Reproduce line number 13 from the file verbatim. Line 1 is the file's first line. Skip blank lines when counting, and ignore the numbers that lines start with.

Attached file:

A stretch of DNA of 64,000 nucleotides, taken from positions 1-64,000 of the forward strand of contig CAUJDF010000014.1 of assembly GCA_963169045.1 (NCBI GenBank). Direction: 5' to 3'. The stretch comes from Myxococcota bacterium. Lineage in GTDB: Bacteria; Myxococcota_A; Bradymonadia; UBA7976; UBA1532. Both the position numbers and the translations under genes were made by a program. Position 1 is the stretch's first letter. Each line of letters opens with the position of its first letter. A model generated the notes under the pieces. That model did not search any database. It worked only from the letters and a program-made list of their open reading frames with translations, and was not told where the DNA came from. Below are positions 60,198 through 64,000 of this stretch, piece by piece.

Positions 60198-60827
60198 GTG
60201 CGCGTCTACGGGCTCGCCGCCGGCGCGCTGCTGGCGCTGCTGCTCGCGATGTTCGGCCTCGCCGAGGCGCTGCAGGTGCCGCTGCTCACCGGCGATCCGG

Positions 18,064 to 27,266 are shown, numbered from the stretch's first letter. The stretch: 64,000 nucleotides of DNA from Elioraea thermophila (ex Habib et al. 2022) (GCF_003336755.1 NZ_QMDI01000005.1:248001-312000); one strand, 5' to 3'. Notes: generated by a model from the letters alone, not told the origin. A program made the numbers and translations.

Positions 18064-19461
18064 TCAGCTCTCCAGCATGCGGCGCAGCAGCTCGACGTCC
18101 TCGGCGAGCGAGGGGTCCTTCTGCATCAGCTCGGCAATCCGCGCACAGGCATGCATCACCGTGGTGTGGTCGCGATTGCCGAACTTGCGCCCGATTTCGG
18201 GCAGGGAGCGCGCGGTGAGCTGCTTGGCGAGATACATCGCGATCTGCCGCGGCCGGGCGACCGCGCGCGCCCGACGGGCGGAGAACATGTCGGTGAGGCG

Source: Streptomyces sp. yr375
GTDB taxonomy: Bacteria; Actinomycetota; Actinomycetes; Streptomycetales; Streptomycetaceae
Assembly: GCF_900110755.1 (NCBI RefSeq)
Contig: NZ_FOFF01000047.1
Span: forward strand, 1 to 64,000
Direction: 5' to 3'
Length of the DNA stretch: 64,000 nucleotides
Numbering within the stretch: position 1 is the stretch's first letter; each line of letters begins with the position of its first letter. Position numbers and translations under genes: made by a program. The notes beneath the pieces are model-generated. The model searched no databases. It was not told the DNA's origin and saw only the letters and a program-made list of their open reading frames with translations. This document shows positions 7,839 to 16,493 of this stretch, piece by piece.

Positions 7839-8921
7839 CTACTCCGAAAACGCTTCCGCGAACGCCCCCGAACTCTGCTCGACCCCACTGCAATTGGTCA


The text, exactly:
Contig: NZ_FOFF01000047.1